My second complaint is the sizing isn’t always right. I bought two identical body suits in the same size, 1 in black and 1 in white and the black is much smaller. So things can be hit and miss, but mostly I have found they have been hits for me.

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Left to right: Top- Boohoo P&C Skirt- Kmart. Top- Target Skirt- Boohoo P&C. Dress- Boohoo P&C

Now that I’ve figured out that mainstream/modern fashion isn’t so scary and is much more diverse than it was when I was growing up, diversifying my wardrobe is actually really exciting for me. And since most fast fashion clothes are made out of that thin stretch jersey-like fabric, finding clothes that fit may not necessarily be limited to the “plus size” section, which can sometimes start at size 18 which is a little big for me.
So I’ve been able to find some really nice things from Target and one of my happy places, Kmart.

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Left to right: Dress- Target. Top (modified by me to create collor neckline) & Jeans- Kmart. Jumper- Target, Jeans- Kmart

Being told bigger girls shouldn’t wear ______ is a great example of a toxic society that shames anyone who looks different from the “norm” the media, advertising, film and fashion industries has dictated to us. And unfortunately, I see this a lot both on social media as well actual media. The best example of this was that ridiculous article in O Magazine that said bigger girls shouldn’t wear crop tops. Seriously, what garbage.
Wear whatever you want!
This is another reason I love Pinup Girl Clothing and the pinup community so much. You’ll never hear “uhh you have a muffin top you shouldn’t wear this”, what you will hear is a chorus of “hell yeah girl, slay!” and I really love that and have taken that carefree attitude and incorporated it into my modern style.

For me, the all or nothing attitude I had when first dressing in the pinup style has very much changed. Now my style sense is as diverse as I am, and I now feel confident enough to switch between the two. There are still days where I will wear something modern and not love the way I look but once I leave my front door there’s no turning back. No running back inside to change. I just have to own it and own my body!
Both styles are me and both styles take courage to wear, courage that I never knew I had.
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So basically my message is this, don’t hesitate when it comes to change. Don’t feel like you can’t have multiple styles to represent who you are. Just make sure it’s for you, not someone else.
And one last bit wisdom!
Remember, what other people think of you is none of your business!

What’s your style swap?
Do you alternate between 2 different styles too?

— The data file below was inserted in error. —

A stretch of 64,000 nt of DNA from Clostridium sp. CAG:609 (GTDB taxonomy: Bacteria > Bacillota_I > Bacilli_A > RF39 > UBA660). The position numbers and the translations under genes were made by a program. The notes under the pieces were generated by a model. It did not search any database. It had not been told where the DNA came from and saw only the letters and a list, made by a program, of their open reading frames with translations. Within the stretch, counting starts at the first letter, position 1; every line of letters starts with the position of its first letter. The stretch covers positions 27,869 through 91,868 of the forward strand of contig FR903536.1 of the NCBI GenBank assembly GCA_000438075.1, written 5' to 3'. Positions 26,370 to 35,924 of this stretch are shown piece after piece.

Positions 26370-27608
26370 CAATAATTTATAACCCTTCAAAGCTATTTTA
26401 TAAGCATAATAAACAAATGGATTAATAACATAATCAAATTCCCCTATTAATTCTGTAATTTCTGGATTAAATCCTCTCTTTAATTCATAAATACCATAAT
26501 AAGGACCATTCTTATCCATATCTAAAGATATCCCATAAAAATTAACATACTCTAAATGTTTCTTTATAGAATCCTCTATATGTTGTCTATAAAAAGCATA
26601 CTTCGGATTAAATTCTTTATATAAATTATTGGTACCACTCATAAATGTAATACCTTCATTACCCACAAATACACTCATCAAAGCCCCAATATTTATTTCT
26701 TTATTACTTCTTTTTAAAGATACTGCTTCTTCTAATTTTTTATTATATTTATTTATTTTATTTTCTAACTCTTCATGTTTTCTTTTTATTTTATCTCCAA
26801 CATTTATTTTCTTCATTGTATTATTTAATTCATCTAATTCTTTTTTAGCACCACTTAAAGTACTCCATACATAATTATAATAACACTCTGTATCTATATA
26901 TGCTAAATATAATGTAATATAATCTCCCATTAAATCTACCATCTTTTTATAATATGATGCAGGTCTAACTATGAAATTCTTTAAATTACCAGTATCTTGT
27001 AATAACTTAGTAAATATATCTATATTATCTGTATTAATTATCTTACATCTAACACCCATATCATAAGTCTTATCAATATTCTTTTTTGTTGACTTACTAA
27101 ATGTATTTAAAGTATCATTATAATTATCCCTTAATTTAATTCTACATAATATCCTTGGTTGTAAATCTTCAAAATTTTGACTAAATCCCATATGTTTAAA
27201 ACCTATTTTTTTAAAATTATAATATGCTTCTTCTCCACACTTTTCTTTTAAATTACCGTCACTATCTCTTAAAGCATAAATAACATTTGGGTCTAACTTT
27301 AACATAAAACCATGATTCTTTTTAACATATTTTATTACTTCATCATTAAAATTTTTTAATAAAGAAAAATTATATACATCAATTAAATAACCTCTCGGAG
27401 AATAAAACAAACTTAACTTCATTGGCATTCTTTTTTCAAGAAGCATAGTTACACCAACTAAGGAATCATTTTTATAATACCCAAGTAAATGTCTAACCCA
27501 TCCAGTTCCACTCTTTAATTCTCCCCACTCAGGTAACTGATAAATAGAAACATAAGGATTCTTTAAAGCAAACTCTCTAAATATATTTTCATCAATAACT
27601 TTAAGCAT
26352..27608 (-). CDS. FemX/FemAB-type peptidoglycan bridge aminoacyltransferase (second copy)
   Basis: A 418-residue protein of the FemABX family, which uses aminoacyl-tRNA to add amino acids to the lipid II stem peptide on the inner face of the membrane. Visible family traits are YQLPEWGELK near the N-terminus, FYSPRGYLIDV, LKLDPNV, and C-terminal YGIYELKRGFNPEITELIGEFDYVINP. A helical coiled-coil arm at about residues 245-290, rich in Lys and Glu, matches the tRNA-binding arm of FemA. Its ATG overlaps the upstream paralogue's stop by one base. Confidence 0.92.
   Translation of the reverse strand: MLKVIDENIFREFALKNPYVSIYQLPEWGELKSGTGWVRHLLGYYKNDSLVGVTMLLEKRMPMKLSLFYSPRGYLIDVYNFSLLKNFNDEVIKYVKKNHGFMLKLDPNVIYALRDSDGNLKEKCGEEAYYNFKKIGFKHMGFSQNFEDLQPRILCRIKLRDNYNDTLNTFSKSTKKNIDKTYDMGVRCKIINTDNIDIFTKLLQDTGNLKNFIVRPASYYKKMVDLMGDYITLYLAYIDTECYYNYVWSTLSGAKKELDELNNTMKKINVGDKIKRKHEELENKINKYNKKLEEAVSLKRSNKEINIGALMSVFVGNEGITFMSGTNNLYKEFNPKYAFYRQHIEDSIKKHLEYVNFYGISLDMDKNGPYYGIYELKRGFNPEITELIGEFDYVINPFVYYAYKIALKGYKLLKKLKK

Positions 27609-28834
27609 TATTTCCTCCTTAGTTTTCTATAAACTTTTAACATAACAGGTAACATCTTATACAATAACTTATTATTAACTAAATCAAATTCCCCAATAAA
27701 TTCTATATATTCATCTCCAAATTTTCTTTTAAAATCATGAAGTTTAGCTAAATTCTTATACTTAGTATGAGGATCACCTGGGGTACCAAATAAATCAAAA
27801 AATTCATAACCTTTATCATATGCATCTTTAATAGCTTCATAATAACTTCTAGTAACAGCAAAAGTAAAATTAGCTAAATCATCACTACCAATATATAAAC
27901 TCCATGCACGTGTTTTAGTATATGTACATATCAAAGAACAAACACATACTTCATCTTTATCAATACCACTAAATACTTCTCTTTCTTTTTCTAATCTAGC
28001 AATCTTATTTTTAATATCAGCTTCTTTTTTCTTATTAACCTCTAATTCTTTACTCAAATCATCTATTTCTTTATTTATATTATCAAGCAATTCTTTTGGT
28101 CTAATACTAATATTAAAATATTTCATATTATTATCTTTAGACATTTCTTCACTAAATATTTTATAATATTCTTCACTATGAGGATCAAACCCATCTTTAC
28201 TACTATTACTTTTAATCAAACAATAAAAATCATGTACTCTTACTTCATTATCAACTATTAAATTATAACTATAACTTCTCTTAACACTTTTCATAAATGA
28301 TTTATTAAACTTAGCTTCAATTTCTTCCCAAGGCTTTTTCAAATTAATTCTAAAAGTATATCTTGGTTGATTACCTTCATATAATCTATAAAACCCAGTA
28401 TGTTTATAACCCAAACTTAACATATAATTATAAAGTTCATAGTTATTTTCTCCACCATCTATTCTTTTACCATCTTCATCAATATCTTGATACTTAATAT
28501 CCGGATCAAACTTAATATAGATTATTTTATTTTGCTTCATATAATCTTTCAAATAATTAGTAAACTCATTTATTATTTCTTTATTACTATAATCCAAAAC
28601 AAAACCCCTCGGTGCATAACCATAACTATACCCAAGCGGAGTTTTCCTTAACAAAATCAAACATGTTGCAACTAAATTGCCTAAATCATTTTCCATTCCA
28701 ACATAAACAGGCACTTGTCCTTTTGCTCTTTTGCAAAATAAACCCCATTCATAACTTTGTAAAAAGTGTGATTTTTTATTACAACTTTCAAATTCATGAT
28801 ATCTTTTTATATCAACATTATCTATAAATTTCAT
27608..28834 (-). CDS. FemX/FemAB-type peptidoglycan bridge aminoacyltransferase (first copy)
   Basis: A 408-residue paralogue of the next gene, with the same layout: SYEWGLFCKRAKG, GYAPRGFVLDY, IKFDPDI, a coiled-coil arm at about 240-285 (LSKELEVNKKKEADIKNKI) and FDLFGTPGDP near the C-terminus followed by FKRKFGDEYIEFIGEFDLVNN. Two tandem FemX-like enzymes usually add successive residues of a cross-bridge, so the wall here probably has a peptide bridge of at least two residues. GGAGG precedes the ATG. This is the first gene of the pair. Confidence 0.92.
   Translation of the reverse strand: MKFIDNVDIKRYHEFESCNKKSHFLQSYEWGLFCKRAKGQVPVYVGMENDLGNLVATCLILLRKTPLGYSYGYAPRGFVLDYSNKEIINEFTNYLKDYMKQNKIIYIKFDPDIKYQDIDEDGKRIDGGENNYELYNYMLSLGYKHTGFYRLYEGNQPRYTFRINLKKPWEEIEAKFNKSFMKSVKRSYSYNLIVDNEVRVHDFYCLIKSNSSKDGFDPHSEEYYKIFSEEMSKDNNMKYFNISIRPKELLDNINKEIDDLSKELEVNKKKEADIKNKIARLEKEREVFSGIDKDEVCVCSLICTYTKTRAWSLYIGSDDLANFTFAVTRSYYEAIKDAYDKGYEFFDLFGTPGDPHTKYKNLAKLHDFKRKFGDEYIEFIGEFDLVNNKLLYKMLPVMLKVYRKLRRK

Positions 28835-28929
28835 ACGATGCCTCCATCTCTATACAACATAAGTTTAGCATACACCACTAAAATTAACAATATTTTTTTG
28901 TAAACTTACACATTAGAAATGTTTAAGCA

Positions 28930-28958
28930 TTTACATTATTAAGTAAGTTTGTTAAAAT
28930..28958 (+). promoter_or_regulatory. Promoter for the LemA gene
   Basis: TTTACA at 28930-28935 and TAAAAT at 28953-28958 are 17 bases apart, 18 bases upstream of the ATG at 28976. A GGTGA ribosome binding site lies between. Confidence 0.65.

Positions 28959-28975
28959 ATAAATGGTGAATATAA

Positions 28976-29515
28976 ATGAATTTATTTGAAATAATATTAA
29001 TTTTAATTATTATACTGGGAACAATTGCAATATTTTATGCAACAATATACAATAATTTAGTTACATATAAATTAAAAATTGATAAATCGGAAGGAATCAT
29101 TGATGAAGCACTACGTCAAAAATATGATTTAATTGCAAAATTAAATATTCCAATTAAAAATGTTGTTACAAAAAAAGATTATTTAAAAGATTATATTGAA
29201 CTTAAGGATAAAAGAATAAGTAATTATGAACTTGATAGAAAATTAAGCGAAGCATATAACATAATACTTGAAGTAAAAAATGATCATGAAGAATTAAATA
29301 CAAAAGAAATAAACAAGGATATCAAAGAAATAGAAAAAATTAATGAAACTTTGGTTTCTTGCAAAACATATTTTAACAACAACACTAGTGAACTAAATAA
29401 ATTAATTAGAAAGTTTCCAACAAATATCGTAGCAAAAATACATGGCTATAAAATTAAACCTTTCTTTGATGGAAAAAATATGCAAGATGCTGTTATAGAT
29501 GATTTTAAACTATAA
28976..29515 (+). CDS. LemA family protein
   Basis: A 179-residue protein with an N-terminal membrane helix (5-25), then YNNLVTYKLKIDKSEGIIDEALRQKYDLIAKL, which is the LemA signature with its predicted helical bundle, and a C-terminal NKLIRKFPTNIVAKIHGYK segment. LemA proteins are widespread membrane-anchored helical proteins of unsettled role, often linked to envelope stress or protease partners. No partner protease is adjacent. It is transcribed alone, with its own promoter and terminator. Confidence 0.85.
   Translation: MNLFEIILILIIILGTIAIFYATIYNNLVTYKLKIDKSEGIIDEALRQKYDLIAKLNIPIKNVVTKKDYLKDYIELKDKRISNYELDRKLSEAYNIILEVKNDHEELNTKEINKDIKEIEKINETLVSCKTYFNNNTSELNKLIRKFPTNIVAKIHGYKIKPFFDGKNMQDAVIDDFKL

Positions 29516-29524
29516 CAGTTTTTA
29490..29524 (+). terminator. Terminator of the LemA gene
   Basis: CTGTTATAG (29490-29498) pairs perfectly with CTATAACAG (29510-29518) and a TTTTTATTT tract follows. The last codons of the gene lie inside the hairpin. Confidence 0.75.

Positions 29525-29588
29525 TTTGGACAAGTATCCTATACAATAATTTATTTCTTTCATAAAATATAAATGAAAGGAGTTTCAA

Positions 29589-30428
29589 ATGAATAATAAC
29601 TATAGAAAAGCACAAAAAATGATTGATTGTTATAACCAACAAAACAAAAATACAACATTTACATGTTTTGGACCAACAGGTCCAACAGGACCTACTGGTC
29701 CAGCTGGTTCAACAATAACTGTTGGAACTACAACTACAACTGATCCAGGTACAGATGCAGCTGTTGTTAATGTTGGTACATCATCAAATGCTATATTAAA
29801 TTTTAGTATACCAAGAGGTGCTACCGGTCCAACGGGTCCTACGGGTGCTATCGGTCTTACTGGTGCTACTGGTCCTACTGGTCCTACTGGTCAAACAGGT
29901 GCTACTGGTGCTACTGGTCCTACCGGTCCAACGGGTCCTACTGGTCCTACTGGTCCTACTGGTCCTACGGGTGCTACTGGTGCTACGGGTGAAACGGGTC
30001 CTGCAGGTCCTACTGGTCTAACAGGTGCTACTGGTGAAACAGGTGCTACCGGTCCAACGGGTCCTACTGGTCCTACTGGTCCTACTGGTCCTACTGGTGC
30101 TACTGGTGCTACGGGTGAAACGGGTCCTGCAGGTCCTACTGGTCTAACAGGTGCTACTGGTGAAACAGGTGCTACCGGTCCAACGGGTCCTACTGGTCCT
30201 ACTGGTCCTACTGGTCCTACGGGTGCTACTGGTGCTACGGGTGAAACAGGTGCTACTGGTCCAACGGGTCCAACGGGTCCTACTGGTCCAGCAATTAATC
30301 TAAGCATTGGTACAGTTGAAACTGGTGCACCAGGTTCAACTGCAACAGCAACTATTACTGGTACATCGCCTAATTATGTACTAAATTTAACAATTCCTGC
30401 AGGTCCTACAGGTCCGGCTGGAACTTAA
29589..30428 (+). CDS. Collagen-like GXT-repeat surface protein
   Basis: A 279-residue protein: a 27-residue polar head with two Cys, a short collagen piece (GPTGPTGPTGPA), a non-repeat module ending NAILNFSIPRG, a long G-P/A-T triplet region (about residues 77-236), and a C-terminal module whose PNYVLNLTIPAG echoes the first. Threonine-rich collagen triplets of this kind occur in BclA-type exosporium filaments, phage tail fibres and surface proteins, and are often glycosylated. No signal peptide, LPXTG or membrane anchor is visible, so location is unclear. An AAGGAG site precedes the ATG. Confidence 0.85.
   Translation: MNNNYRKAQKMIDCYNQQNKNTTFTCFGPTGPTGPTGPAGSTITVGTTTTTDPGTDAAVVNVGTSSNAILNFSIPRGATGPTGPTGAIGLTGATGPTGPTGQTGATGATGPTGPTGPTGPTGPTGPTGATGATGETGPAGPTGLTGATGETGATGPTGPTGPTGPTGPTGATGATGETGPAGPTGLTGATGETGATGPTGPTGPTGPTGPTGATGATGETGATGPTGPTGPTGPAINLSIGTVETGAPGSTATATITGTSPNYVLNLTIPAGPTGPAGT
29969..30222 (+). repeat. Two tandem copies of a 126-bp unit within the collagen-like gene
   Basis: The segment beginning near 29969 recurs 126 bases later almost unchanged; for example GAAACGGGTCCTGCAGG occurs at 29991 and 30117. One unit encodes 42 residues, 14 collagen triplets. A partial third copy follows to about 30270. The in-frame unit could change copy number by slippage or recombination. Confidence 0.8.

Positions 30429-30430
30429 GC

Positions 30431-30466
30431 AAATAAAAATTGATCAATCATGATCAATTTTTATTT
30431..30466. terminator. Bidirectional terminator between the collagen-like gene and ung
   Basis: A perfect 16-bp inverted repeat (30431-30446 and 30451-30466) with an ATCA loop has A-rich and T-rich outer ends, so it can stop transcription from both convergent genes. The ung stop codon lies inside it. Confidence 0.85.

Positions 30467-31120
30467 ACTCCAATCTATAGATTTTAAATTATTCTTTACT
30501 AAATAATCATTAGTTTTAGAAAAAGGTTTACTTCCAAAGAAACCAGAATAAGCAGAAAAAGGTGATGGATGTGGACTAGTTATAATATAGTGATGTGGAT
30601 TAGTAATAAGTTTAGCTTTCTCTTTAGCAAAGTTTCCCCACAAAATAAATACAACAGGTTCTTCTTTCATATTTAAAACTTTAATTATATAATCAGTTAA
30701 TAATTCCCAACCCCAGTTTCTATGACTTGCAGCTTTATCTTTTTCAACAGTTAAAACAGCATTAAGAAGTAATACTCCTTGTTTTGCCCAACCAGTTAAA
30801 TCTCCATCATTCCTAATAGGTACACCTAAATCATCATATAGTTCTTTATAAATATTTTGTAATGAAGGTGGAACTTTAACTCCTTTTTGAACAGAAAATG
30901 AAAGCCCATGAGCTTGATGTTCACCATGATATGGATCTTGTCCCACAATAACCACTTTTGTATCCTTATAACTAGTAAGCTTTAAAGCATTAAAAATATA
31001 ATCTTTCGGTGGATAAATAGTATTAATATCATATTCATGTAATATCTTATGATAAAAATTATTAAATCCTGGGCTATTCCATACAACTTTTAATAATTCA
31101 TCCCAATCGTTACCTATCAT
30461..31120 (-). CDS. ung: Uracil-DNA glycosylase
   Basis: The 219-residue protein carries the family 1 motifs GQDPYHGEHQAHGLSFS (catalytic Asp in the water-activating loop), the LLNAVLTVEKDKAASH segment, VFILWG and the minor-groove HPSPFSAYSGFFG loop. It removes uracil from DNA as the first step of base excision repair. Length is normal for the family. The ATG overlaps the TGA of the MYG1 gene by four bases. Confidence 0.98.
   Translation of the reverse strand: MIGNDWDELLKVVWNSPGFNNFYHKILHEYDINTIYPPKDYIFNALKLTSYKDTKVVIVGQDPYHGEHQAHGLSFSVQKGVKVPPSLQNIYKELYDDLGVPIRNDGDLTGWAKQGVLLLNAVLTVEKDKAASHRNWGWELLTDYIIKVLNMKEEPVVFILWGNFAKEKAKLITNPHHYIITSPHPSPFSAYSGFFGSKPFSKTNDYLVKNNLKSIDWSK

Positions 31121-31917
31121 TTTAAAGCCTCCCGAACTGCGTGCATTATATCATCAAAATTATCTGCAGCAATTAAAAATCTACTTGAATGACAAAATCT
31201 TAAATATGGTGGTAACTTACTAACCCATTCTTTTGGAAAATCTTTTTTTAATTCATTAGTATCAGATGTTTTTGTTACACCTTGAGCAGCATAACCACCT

Let me know in the comment section.

Xo
Miss Dottie DeMure

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4 thoughts on “Pinup and mainstream fashion. You CAN do both!

  1. Great to read this! I go between wanting a fully vintage-inspired wardrobe and enjoying having some stuff in other styles, whether it’s just a tee and jeans I like or a sweater from Anthropologie that’s in a more contemporary style. Sometimes I go kind of punk or pseudogoth. Some people really like a specific aesthetic but others like options and mixing things up a little. I’m the latter.

    Like

    • Yup I’m realising now it’s ok to have a mix of styles and it’s fun to go between the two.
      It sort of made me realise that Sarah and Dottie are two different people and have two different styles and I shouldn’t neglect one for the other.
      It’s been great fun watching people who have only seen me in pinup do a double take because they didn’t recognise me in modern clothes hehe

      Liked by 1 person

  2. This was so great to read – I, too, have been gradually gaining weight and am unsure why. I am 28 and people laugh but I keep thinking “oh snap, I’m getting closer to 30 – does that mean my metabolism is slowing that much already?” but regardless of the reason, it can be so heartbreaking. Sure, I could work out more but it’s hard for me to do so as I really and utterly DREAD the gym and working out. I just hate it. I do try to do it at least once or twice a week. That aside, it is SO tough to accept that this is how my body is now and how it might be for awhile. I felt for you in that bathing suit fitting room, girl! AH! But I have been trying to get into some BOPO vibes and work on accepting my new curves, even if it means a few things won’t fit anymore. Luckily, the pinup/retro style helps me feel confident as my new curves do have some positives – I have hips that can make a wiggle look good now!? OK! =)

    Liked by 1 person

    • Realising the weight gain has happened can really be tough but you’ve got a great attitude and hey you’re going to the gym and keeping fit which is more than I was doing!
      I have since started working out. I don’t go to the gym because I have no clue what I’m doing but I work out at home for now.
      Embrace your curves and work out because you love your body not because you hate it.
      It’s corny but that changed the way I view myself and how I treat my body immensely.

      Liked by 1 person